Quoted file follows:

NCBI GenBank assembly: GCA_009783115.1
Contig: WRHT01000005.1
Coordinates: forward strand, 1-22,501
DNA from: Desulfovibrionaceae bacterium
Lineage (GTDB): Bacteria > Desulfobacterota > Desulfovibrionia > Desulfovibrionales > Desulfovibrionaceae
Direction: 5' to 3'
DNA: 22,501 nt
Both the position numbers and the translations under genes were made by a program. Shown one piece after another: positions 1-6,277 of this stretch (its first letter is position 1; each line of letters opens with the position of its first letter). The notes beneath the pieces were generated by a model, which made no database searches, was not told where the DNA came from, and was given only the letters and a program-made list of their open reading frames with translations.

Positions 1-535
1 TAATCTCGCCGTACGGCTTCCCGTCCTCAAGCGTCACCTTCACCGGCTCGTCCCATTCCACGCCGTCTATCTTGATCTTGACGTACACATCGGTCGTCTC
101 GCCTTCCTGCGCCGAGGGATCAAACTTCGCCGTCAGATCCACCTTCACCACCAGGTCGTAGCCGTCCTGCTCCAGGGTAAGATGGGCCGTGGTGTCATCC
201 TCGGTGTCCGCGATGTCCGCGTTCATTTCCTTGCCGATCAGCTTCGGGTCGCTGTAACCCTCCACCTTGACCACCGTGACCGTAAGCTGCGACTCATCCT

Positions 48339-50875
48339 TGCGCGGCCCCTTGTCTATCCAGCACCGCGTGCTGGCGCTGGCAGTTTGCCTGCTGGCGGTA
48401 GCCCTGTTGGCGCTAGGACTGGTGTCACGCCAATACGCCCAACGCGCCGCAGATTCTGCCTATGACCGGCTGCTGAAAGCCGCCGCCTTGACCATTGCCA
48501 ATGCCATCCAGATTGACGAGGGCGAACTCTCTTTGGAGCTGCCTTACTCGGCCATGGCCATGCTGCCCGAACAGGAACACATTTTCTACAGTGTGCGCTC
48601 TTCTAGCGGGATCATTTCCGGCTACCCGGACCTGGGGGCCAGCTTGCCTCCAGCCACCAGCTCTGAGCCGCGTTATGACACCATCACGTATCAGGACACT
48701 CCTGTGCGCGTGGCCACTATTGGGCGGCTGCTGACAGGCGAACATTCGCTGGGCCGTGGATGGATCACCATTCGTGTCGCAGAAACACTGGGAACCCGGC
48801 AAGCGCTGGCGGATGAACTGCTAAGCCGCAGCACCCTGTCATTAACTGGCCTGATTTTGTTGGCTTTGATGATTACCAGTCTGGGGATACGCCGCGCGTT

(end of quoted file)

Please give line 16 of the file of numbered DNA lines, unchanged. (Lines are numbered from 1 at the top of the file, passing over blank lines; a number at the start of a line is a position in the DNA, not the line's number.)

48501 ATGCCATCCAGATTGACGAGGGCGAACTCTCTTTGGAGCTGCCTTACTCGGCCATGGCCATGCTGCCCGAACAGGAACACATTTTCTACAGTGTGCGCTC